Now Playing: Lovewhip

Boston-based singer-guitarist Erin Harpe enjoys a delightfully schizophrenic double life, serving as both the stalwart frontwoman of trad-blues outfit Erin Harpe and the Delta Swingers, and as the platinum-tressed “empress” of genre-mashing electro-funk dance-rock outfit Lovewhip, the latter being scheduled to take the stage at Preservation Pub on Jan. 24.

Harpe recently granted Scruffington Post an interview, via email, holding forth on her own musical history, on the dualities she enthusiastically embraces in fronting two radically different rock bands, and on what we can expect from Lovewhip’s performance when the band takes the Pub stage come Tuesday night.

SP: Your biography says you were grounded in blue and folk music when you moved to the Boston area around 2000. Given that background, how did you end up fronting a reggae/dance-hall/funk outfit like Lovewhip so soon after your arrival there?

EH: I always played acoustic delta blues, solo shows, during the time when Lovewhip was being formed and throughout my career. I was brought up in this acoustic delta blues scene in the Washington, D.C. area. But when I got to Boston there was a really interesting scene that mixed DIY punk with world music. I had just gotten back from a study abroad in Kenya, and I was very interested in starting a band that used some of the influences I’d found there. We were listening to a lot of African music, and also reggae and ska, but coming at it from a punk rock perspective. We actually ended up winning our Boston Music Award in world music — which wasn’t exactly what we were going for. We wanted to be more like the English Beat.

SP: What are the challenges inherent in fronting two very different bands, with very different stage shows/presentations?

EH: It’s actually fun having two different bands, in different musical styles. In Lovewhip I get to make up my own guitar style and I feel like our music is really fun and accessible but also at times pretty groundbreaking. My guitar style is my own and I don’t try to copy other players. It can be pretty out there and psychedelic, and adding harmonica to our sound is unexpected, but it works great. Our show is over-the-top and fun, I wear this blonde wig (which was Tina Weymouth’s idea — bass player for the Talking Heads and Tom Tom Club) and we dress like hippy cats from outer space. Sexy ones… Having a different persona and look helped me differentiate the bands. In Lovewhip, I’m Empress Erin, ruler of the electrinc guitar. In Erin Harpe and the Delta Swingers, I get to show off my blues and roots side and it has its own appeal. I find that (guys especially) really dig my fishnet stockings, and I’m still doing plenty of soloing on guitar. The main problem that comes up with having two bands is finding time to make albums for each band while being very busy playing gigs. I’m never bored though.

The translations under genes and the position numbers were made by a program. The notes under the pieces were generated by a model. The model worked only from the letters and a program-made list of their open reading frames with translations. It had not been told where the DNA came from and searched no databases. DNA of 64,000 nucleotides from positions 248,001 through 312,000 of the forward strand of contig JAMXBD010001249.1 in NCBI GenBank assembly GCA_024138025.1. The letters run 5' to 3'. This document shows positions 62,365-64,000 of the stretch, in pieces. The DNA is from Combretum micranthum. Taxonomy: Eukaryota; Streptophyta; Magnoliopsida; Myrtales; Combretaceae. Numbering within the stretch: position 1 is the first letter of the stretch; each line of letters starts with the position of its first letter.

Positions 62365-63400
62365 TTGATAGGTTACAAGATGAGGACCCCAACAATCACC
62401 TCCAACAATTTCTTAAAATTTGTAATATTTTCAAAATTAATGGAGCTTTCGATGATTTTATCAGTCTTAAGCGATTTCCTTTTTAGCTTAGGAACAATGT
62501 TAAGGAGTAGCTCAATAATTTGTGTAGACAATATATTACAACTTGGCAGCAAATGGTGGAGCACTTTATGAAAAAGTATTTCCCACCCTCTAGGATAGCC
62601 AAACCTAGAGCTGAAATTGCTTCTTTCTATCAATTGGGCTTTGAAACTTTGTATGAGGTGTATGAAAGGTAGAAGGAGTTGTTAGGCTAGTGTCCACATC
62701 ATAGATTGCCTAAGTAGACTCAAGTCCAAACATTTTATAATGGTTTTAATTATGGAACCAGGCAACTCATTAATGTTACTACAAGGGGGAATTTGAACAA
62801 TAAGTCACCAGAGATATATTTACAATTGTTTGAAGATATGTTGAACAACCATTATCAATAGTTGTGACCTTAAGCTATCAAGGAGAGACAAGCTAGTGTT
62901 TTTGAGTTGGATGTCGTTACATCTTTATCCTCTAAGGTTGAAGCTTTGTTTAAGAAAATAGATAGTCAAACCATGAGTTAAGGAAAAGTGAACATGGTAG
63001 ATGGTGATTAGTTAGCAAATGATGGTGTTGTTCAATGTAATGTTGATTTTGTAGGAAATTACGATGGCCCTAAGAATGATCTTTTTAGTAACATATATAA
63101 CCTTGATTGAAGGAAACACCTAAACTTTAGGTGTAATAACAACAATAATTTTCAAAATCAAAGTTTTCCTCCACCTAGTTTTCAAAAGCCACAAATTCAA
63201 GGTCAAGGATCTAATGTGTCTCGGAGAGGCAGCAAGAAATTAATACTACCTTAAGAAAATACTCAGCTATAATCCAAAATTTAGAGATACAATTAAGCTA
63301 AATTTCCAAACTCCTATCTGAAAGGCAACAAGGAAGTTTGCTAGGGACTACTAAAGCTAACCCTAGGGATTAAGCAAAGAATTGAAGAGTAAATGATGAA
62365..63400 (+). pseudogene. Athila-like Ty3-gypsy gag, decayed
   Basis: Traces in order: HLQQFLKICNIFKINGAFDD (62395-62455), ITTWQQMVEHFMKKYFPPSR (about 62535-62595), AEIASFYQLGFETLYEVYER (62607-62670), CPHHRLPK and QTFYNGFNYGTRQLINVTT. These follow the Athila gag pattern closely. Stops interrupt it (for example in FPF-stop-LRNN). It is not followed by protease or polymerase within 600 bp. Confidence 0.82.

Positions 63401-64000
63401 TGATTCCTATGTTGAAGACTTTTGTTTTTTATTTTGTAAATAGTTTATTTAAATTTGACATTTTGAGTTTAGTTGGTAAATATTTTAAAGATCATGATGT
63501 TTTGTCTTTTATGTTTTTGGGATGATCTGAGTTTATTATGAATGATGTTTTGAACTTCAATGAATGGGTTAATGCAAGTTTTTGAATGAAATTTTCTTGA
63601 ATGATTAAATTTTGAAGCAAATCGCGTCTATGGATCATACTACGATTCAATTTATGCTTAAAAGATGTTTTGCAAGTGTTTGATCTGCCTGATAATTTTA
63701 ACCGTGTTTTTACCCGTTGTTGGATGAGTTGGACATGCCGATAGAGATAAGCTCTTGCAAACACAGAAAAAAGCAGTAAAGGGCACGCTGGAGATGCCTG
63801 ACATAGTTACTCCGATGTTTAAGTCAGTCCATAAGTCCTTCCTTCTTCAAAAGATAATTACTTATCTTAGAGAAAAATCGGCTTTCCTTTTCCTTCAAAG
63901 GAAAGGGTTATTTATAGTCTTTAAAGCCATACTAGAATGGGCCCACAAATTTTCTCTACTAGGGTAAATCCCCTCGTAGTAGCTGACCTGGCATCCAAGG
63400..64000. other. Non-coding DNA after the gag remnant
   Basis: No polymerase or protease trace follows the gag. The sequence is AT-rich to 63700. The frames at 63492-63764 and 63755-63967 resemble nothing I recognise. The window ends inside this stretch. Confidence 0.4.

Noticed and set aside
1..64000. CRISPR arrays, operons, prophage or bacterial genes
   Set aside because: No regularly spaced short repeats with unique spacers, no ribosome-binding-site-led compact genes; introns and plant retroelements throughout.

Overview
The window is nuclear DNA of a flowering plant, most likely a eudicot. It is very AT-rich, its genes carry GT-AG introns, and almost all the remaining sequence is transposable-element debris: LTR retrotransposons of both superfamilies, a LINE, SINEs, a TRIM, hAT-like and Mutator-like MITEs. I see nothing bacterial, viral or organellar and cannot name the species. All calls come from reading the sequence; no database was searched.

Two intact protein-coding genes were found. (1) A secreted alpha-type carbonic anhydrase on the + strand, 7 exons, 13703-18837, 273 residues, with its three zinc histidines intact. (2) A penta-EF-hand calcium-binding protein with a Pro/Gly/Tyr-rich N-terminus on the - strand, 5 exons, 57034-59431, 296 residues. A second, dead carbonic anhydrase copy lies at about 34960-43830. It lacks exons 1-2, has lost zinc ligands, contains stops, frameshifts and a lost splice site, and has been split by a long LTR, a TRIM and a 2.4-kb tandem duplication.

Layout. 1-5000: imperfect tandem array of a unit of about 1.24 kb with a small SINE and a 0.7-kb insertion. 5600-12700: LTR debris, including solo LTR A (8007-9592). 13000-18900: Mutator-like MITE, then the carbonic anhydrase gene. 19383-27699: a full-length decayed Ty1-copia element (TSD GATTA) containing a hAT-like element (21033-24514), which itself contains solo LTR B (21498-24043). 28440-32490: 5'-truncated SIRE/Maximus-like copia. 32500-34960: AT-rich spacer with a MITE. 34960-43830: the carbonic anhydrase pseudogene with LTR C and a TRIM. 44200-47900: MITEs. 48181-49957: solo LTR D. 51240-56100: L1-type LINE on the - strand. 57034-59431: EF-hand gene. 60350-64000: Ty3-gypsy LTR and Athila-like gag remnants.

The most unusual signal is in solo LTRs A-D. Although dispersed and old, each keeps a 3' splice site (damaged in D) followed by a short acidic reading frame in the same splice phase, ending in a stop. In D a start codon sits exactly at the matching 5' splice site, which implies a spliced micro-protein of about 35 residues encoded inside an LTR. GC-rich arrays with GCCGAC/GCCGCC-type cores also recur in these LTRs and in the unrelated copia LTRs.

SP: Word on the street has it that you considered retiring Lovewhip a couple of years ago, in order to concentrate on the other band. What changed your mind?

EH: It was a combination of things. First, our fans were really begging us to keep playing shows. And secondly, we just started to have a lot of interest with festials around New England, so we decided to keep it going, and it’s really progressed since then to a new — and perhaps musically our most exciting — period yet.

SP: Elaborate on that. How has Lovewhip evolved since its inception in 2000?

EH: When we started out we were very influenced by world music, and I wanted to have a band that made people move, with original music. Over time we had different line-ups, and different people have come through and left their mark on us, as far as introducing us to new musical influences. The early line-up was much more traditional with guitar, bass, drums with a percussionist and a horn player or horn section. We expanded even more for a while and had a marimba player, keyboardist, and even dancers. We also had an electro period.

Eventually, we came to the conclusion that less is more, and we settled into a four-piece band, where the emphasis is on my vocal, lead guitar, harmonica, and sampler, which adds that electronic aspect. Various members also play percussion and electronic drums.

SP: Lovewhip has a notoriously colorful stage show. What can we expect from your upcoming performance at Preservation Pub?

EH: Expect a non-stop dance party, with plenty of visual stimulation as well. We are a band that dresses up in a fun way and we move around quite a bit on stage. “Lovewhip makes you happy!” is what we like to say. Our original songs are fun and upbeat, and some of them usually have the audience singing along, even if they didn’t know the song. We also throw in some unexpected covers with our own spin, from reggae and ska to ’80s hip hop.

Lovewhip will play Preservation Pub Tuesday, Jan. 24 at 10 p.m.

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